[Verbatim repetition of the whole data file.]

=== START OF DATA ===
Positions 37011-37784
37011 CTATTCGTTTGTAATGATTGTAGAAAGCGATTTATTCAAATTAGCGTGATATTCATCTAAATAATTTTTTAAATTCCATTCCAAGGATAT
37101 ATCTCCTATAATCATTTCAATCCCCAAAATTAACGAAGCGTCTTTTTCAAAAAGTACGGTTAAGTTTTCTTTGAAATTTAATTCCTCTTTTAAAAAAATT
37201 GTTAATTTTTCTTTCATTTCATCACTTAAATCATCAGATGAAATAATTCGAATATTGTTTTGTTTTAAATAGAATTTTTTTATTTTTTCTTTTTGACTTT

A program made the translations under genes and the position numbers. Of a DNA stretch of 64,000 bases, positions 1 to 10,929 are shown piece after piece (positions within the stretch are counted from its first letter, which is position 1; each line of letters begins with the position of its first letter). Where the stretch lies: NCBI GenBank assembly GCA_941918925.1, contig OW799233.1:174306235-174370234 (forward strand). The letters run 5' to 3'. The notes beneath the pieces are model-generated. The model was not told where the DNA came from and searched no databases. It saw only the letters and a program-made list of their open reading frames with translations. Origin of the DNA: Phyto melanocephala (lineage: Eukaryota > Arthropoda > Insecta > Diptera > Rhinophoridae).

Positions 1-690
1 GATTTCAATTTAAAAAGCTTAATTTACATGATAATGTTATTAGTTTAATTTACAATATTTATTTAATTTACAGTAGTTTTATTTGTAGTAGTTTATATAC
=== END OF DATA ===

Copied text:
Positions 37011-37784
37011 CTATTCGTTTGTAATGATTGTAGAAAGCGATTTATTCAAATTAGCGTGATATTCATCTAAATAATTTTTTAAATTCCATTCCAAGGATAT
37101 ATCTCCTATAATCATTTCAATCCCCAAAATTAACGAAGCGTCTTTTTCAAAAAGTACGGTTAAGTTTTCTTTGAAATTTAATTCCTCTTTTAAAAAAATT
37201 GTTAATTTTTCTTTCATTTCATCACTTAAATCATCAGATGAAATAATTCGAATATTGTTTTGTTTTAAATAGAATTTTTTTATTTTTTCTTTTTGACTTT

A program made the translations under genes and the position numbers. Of a DNA stretch of 64,000 bases, positions 1 to 10,929 are shown piece after piece (positions within the stretch are counted from its first letter, which is position 1; each line of letters begins with the position of its first letter). Where the stretch lies: NCBI GenBank assembly GCA_941918925.1, contig OW799233.1:174306235-174370234 (forward strand). The letters run 5' to 3'. The notes beneath the pieces are model-generated. The model was not told where the DNA came from and searched no databases. It saw only the letters and a program-made list of their open reading frames with translations. Origin of the DNA: Phyto melanocephala (lineage: Eukaryota > Arthropoda > Insecta > Diptera > Rhinophoridae).

Positions 1-690
1 GATTTCAATTTAAAAAGCTTAATTTACATGATAATGTTATTAGTTTAATTTACAATATTTATTTAATTTACAGTAGTTTTATTTGTAGTAGTTTATATAC